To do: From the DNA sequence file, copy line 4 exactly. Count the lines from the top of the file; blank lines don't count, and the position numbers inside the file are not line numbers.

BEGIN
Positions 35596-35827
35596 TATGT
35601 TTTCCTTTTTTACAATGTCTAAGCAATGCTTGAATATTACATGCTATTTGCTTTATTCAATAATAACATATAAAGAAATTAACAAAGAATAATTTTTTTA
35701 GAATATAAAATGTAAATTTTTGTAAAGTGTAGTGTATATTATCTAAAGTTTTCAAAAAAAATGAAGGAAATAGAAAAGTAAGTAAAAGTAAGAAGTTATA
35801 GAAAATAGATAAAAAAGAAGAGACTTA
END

35701 GAATATAAAATGTAAATTTTTGTAAAGTGTAGTGTATATTATCTAAAGTTTTCAAAAAAAATGAAGGAAATAGAAAAGTAAGTAAAAGTAAGAAGTTATA